By Jennifer Rizzo
The government has asked an appeals court to allow the trial against Maj. Nidal Hasan to move forward after a stay was issued last week amid a dispute about the beard the Army psychiatrist grew while awaiting trial in the 2009 Fort Hood killings.
Hasan's court-martial had been scheduled to start this past Monday at Fort Hood, in Killeen, Texas, where he is accused of killing 13 people and wounding 32. The presiding judge, Col. Gregory Gross, had threatened to order him forcibly shaved unless he got rid of the beard, which is against Army regulations.
The government's response to the stay ordered by the U.S. Court of Appeals for the Armed Forces cited those regulations and stated the judge's actions are the "least restrictive" means to ensure "that a military trial proceeds without a distracting and disruptive sideshow."
Hasan had been expected to enter a plea during a hearing last week, but the proceedings were halted by the appellate court. Hasan has previously expressed interest in pleading guilty, but military regulations bar a judge from accepting a guilty plea in a capital case.
Hasan is accused of opening fire at the post's processing center, where soldiers were preparing to deploy to Afghanistan and Iraq, in November 2009.
The beard issue first surfaced in June, when Hasan - who remains in the Army while awaiting trial - appeared at a June hearing with the facial hair. Gross postponed that hearing, then found Hasan in contempt of court at a July hearing, fined him $1,000 and warned him he would be shaved by force unless he got rid of it.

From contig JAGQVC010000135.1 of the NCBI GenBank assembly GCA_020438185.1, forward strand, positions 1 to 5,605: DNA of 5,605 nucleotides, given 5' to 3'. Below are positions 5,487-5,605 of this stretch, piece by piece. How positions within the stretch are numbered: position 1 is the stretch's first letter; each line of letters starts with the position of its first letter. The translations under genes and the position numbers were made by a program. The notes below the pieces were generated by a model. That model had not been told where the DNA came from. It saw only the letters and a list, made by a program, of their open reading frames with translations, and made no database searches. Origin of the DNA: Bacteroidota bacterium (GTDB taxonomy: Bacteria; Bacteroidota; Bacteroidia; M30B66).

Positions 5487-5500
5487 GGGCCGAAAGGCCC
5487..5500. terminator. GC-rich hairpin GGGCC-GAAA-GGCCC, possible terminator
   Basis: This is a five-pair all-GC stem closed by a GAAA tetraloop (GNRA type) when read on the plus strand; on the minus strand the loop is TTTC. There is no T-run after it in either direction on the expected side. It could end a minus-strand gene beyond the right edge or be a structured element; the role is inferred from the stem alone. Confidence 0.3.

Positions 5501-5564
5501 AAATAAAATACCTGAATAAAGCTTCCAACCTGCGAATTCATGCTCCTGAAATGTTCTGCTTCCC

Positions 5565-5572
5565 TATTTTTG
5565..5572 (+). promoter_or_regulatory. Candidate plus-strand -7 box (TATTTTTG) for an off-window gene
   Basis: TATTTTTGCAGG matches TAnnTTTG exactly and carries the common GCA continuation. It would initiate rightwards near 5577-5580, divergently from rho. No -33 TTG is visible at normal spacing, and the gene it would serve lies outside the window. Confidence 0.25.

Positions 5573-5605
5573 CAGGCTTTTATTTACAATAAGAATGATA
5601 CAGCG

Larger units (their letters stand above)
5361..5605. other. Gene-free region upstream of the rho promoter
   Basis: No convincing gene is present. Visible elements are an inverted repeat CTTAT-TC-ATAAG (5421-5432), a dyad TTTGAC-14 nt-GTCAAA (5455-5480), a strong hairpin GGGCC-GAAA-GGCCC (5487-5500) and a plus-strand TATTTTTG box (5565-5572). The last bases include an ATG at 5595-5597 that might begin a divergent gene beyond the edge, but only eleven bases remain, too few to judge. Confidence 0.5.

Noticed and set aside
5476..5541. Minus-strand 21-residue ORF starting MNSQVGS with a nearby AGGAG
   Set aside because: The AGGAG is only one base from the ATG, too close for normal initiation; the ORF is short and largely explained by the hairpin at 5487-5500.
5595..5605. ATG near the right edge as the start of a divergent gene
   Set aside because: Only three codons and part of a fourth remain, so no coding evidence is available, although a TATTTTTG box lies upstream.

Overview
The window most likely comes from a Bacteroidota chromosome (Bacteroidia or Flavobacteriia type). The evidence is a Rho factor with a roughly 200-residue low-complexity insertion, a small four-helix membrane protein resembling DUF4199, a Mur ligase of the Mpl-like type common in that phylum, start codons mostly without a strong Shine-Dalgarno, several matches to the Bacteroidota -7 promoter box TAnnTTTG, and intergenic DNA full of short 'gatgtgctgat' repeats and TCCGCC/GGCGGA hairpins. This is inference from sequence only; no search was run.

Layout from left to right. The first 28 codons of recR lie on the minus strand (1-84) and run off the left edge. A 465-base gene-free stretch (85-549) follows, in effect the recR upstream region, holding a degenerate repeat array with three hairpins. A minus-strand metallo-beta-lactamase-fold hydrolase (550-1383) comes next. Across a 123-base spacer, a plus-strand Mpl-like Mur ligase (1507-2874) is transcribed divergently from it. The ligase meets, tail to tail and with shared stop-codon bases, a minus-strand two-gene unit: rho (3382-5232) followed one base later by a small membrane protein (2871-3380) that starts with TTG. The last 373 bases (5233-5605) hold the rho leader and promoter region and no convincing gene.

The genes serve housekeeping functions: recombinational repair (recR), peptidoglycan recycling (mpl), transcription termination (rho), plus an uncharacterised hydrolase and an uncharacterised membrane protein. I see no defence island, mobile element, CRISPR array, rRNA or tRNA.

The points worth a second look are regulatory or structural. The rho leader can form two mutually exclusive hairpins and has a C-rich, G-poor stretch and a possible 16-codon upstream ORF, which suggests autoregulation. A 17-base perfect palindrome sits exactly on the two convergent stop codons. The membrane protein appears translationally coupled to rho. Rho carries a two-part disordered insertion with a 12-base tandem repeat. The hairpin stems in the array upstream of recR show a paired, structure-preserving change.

Hasan would faces possible death sentence if convicted. He was left paralyzed from the waist down in the shooting, when police officers exchanged fire with him.
His lawyers had been seeking a delay of the case until December, but Gross had refused and set Monday as the trial date.
Hasan, a U.S.-born citizen of Palestinian descent, was a licensed psychiatrist who joined the Army in 1997. He had been scheduled to deploy to Afghanistan before the killings, but had been telling his family since 2001 that he wanted to get out of the military.
He is a Muslim who had told his family he had been taunted after the terrorist attacks of September 11, 2001. Investigations that followed the killings found that he had been communicating via e-mail with Anwar al-Awlaki, the Yemeni-American radical cleric killed by a U.S. drone attack in 2011.
An FBI report in July found that a Joint Terrorism Task Force in San Diego that was investigating al-Awlaki passed two of the messages to another task force in the Washington area, where Hasan was living at the time. The report found those e-mails should have been given to the Pentagon, but the FBI saw no evidence of terrorist activities in his case, and believed the information in the e-mails was too sensitive to share. It noted that visiting extremist websites is not grounds for taking action.